Psycho-educational Treatment Program Strategies

Psycho-educational Treatment Program Strategies

Our place,

It is the place where children who could not speak
begin to speak,
the place where children who were confused with alphabet reading and writing
begin to clearly recognize written words,.

It is the place where children who suffered silently
begin to make wonderful eye contact.

Children and their parents are presented with small miracles!

It is our place.

Active Learning Center of the Tree Group

Since the Tree Group first conducted the Comprehensive Psycho-educational Evaluation and launched the psycho-educational program in 2003, our developed treatment strategies have created and provided renewed hopes and small miracles for the children who were not motivated or hopeless due to delayed language and other learning related difficulties. To best treat the children scientifically, we develop a unique system of developing clinical/psycho-educational treatment strategies of which strategies are presented together to improve their linguistic and learning related delays 

Clinical Treatment Program Strategies

The basic program approaches of our clinical treatment that is rooted on psychotherapy use various treatment techniques and strategies depending on the symptoms. Clinical Treatment strategies are carefully chosen according to the major psycho-educational treatment areas.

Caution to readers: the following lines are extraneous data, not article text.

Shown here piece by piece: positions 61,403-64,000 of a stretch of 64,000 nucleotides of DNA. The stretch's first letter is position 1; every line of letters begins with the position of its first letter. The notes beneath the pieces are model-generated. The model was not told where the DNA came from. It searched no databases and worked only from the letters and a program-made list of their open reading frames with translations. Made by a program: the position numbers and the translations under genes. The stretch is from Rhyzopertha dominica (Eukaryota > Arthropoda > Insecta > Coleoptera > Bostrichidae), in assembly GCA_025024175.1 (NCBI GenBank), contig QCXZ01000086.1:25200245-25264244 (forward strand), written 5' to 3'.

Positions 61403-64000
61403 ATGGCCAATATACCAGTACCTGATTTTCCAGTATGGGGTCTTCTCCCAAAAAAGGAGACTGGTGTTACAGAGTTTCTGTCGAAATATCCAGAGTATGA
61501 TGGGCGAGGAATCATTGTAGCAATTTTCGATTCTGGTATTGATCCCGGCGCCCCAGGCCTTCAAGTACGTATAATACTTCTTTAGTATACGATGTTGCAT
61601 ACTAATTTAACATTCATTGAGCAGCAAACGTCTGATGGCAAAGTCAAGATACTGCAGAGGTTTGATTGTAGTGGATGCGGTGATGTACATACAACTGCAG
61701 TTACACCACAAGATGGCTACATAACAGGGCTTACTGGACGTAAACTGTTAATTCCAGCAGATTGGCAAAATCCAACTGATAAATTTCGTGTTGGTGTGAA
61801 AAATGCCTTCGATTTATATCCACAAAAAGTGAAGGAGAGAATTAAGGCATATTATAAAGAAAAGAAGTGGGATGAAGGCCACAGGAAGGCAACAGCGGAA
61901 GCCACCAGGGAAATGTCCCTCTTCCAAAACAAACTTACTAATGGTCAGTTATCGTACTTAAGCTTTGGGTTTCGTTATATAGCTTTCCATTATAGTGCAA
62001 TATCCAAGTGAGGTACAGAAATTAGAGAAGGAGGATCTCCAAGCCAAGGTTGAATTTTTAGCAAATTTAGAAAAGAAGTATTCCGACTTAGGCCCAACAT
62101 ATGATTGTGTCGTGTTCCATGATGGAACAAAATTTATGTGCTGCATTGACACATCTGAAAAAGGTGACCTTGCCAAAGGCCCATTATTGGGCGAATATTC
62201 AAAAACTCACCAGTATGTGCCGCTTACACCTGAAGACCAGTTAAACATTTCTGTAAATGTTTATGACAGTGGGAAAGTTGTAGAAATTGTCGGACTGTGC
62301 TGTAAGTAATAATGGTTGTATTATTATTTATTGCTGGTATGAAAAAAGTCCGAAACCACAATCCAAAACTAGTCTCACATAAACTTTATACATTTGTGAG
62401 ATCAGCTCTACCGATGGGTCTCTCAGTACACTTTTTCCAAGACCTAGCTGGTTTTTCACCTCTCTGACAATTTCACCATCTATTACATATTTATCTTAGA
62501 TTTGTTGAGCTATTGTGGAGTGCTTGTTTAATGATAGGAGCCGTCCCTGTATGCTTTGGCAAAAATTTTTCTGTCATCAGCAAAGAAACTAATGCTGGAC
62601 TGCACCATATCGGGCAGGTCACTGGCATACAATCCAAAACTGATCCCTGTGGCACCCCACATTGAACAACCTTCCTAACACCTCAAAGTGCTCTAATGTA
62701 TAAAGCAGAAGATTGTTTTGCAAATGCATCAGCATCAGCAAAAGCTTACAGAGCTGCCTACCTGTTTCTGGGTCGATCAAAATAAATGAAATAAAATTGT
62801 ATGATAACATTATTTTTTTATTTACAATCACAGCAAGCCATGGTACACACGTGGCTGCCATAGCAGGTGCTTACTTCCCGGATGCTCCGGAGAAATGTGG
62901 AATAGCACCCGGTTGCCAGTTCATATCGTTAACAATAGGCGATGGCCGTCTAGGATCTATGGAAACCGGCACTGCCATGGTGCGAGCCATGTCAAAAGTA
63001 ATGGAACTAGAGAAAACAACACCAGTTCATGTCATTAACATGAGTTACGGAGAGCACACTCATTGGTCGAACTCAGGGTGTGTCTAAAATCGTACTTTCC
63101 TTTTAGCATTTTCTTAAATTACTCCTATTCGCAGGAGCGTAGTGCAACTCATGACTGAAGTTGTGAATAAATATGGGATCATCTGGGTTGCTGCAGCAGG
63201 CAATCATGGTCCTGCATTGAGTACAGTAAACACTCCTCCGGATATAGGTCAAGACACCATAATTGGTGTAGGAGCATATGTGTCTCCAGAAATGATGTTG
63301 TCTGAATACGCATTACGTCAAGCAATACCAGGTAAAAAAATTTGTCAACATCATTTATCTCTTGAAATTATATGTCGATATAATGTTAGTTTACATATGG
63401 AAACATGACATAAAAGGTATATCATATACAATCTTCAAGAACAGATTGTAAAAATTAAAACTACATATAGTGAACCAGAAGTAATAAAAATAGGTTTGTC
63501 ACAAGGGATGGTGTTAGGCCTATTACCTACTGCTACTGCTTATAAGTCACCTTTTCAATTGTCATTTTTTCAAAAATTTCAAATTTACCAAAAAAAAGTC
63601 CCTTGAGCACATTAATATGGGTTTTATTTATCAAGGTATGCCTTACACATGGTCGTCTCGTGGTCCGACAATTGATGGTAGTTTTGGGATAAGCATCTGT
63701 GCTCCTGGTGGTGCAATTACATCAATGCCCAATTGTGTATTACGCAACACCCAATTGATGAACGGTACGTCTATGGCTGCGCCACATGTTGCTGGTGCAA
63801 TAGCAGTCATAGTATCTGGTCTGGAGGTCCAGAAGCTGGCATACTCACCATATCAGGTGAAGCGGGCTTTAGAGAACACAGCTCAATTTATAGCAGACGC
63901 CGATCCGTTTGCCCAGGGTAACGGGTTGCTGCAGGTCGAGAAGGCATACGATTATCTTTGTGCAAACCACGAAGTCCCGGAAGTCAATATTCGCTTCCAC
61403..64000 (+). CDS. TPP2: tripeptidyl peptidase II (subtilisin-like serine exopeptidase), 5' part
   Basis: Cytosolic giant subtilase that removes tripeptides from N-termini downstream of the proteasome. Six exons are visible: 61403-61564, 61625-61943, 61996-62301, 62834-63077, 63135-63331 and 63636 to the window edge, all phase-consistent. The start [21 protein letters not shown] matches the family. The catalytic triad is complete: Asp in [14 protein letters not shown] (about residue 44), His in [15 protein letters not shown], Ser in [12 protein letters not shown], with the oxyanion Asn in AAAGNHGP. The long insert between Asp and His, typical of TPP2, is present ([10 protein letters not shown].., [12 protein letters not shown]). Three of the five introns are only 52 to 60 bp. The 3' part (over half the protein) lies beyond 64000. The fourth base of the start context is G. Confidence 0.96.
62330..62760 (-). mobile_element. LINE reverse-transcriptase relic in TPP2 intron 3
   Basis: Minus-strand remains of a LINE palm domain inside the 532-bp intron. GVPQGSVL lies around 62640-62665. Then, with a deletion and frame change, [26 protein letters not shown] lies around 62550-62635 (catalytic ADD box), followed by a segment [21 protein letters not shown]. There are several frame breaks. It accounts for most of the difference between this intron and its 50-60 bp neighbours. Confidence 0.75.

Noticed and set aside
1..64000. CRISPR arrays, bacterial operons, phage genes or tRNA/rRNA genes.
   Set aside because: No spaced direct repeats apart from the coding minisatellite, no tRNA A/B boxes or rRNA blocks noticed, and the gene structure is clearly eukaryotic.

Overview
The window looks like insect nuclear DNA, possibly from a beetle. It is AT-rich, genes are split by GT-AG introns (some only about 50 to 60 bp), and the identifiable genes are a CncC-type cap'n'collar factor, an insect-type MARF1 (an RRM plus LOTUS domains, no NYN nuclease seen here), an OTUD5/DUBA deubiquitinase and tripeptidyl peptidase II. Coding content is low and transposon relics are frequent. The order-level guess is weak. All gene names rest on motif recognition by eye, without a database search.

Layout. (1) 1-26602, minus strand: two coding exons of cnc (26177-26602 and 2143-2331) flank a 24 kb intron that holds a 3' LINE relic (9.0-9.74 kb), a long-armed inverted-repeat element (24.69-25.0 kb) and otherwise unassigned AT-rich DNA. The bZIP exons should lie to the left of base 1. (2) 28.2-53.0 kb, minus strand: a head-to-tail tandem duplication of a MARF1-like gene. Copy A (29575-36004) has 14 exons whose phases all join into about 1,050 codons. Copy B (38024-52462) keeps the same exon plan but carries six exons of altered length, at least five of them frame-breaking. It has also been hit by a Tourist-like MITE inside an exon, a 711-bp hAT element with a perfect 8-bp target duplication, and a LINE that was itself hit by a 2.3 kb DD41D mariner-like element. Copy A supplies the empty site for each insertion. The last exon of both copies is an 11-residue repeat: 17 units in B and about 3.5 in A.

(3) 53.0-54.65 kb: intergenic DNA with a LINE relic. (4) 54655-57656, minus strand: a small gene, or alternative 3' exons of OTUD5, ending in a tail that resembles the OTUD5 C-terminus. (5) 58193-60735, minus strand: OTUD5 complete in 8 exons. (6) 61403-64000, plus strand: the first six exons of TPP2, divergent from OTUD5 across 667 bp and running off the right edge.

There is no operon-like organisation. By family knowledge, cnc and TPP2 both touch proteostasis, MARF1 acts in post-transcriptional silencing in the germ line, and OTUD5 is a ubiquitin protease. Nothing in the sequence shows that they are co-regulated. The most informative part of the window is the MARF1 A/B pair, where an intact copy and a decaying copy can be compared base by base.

Psycho-educational Treatment Areas and Symptoms

– Language Development Delay & Second Language Acquisition Delay  
– Cultural Adjustment and Stress 
– Attention Deficits & Hyperactivity 
– Developmental Delay & Autism Spectrum 
– Learning Delay & Learning Disorder  
– Emotional Difficulties and Learning 
– Other Psycho-Treatment Areas and Symptoms

Psycho-educational Treatment Strategies for Language and Academic Development

The basic program approaches of our psycho-educational treatment for language and academic development are implemented individually depending on each child’s current level of functioning. The guideline below introduces some of the treatment strategies researched and applied in our sessions.

Note that this guideline uses general academic terms with which parents may feel familiar rather than psychological or clinical terms. Also note that all of the treatment strategies introduced here are implemented in individual sessions except for those for children to acquire social skills in small group settings.

Language Acquisition and Language Development Delay Treatment Strategies


Delays in language acquisition were the problems which, in 1896, Dr. Witmer of the University of Pennsylvania first applied his psychological strategies to learning problems. If there are no identifiable physical issues with the vocal system and hearing or no intellectual and other neuropsychological problems, but only delays in language development, all possible psycho-developmental factors should be analyzed.  
In some cases, children may have confusion or difficulty distinguishing a particular sound from others or cannot remember the basic sounds for a long time. In other cases, they may have trouble making accurate pronunciations due to problems in the organs that are involved in oral language or have difficulty recognizing their own sounds as well as developmental disorders, such as autism, that prevent from acquiring basic language skills.